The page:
Having said that, it can do more, and comes with much more stuff preloaded that I happen to use and like on my PC. There's the aforementioned navigation, there's Skype (which I have not been able to get to work other than in very choppy speech mode), there's UMA, a.k.a. WiFi calling (more about that at the end of this piece, that's T-Mobile USA specific), and then there are PC Suite and Ovi Suite, which synchronize the C7 not only with Microsoft Outlook, but with Lotus Notes, the standard mail and database tool for many corporate and civil service types. The BBC News, a Facebook webapp, Slacker, Twitter, all come preloaded. Especially Facebook pleases me, I am allergic to the Facebook app you can load and install on your phone, as that continually reports all sorts of stuff back to Facebook. I don't mind them having that data, but only if I have pre-approved that and if they pay me for it - after all, Facebook uses that information to make money. Or tries to. There is a lot more, I just wanted to give you a flavour.
In short, backed by the unparallelled mobile phone expertise Nokia has - Nokia was only the second manufacturer that introduced a handheld mobile telephone, back in 1988, and has always built its phones soup-to-nuts, from the operating system to the circuit boards - the C7 is very usable, advanced, full of magic (an 8 megapixel camera, although 8 megapixels in a phone isn't the same thing as 8 megapixels in a Nikon), and the price is right.
T-Mobile offers, on a number of phones, including the C7, "WiFi Calling", known technically as UMA, which allows a GSM mobile phone to make calls over wireless internet as if it was connected to the regular mobile network. Great if you are in a dead zone, or underground, Starbucks, MacDonalds, or in a hotel or office that offers WiFi service (including overseas, where your UMA capable T-Mobile phone will behave as though it is in the United States!). UMA used to be offered on some cheap Samsung and Nokia phones, but today it is offered on business style smartphones, including some Android devices and all Blackberrys, as well as a few Nokias. UMA service does not count towards the minutes in your plan, and that, if you have WiFi at home and/or in the office, makes the C7 an ideal home phone replacement, too. Beyond that, the C7 supports, unusually, both T-Mobile's and AT&T Wireless' 3G network frequencies, and that means that this phone will roam on AT&T's network where T-Mobile does not have service available. I don't know how many TMO handsets have this capability today, clearly intended for use after the two companies merge, but it is great to have, between that and the WiFi calling, it gets you service where you previously might not have had any.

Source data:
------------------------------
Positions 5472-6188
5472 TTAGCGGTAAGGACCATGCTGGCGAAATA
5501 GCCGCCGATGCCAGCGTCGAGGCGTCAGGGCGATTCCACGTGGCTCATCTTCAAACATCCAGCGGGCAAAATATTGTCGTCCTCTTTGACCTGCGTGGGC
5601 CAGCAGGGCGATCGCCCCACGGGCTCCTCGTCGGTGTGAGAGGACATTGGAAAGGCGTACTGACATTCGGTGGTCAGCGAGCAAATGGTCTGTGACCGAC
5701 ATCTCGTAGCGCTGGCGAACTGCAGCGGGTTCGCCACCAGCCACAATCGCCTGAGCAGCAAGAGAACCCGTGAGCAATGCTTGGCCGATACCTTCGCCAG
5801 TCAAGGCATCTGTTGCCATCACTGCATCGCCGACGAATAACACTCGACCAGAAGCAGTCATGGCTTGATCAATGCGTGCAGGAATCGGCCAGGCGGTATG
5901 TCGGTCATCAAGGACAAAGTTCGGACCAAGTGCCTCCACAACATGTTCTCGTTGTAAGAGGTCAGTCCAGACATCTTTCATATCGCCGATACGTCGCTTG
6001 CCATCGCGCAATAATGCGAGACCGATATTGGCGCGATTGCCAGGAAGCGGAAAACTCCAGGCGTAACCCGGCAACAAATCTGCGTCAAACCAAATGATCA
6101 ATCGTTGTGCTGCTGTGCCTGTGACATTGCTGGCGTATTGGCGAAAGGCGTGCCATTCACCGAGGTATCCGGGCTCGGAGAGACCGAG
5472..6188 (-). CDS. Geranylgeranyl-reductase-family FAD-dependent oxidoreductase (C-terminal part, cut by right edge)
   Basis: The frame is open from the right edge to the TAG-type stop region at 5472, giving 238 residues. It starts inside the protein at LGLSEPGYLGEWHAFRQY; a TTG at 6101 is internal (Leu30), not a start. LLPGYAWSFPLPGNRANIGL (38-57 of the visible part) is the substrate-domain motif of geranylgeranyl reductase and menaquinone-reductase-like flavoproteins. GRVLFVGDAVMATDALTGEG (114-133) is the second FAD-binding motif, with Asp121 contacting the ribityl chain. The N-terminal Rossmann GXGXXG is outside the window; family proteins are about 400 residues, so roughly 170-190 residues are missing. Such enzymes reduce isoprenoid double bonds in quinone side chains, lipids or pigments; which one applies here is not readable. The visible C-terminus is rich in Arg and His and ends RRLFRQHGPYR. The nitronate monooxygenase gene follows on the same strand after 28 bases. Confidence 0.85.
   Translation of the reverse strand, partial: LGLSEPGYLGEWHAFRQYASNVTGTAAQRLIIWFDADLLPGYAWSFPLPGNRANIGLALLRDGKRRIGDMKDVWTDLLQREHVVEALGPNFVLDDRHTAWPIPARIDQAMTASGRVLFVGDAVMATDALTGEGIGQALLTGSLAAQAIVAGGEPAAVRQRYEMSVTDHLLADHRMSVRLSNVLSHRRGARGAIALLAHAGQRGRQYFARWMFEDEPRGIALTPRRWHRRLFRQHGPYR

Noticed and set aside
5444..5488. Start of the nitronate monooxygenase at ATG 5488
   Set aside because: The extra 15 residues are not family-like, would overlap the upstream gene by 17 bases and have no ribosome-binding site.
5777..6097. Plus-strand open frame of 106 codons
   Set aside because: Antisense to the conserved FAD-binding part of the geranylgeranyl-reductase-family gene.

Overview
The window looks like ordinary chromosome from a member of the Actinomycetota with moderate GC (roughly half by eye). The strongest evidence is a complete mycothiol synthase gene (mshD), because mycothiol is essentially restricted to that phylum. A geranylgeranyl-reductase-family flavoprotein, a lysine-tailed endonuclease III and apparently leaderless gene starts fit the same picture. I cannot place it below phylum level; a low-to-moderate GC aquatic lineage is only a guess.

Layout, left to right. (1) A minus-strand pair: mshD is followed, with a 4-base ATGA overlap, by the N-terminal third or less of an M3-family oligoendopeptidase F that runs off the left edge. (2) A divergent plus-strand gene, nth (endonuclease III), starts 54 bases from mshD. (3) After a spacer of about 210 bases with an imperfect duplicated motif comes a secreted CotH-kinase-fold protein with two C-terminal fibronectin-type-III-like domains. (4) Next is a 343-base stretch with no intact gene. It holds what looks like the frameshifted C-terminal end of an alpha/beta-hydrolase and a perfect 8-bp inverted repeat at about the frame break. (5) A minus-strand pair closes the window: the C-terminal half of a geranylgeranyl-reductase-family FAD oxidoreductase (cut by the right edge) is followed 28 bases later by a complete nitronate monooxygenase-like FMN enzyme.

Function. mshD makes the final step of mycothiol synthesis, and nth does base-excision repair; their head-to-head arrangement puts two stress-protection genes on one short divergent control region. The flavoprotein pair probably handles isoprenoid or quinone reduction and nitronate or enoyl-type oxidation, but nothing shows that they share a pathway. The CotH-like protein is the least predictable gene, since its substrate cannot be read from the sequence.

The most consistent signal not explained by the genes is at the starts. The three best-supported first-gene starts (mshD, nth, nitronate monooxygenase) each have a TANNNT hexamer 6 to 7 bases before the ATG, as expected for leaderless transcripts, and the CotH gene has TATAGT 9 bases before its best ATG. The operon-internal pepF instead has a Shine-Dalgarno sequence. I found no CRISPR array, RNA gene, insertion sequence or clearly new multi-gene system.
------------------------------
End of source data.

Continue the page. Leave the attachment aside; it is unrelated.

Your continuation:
Satisfied June 4, 2011
Reviewer: No Zombies (Missouri, USA) -
I got this phone mainly for voice calls and e-mail and some light web browsing. I chose this one because the reviews on another site consistently touted the great voice quality, and I've found that to be true. Call quality is awesome -- so 10 stars for that. I also love the Swype feature but still find writing a message, whether Swyped or not, to be tedious and slow. I'm small with small fingers, and it's still hard to hit the right keys. I'm not really knocking the Nokia Astound for that, because I think it's just the nature of the beast, unless someone happens to make a really big phone with larger keys. :) Other positives include the built-in maps/GPS feature and the sleek, attractive look of the phone itself.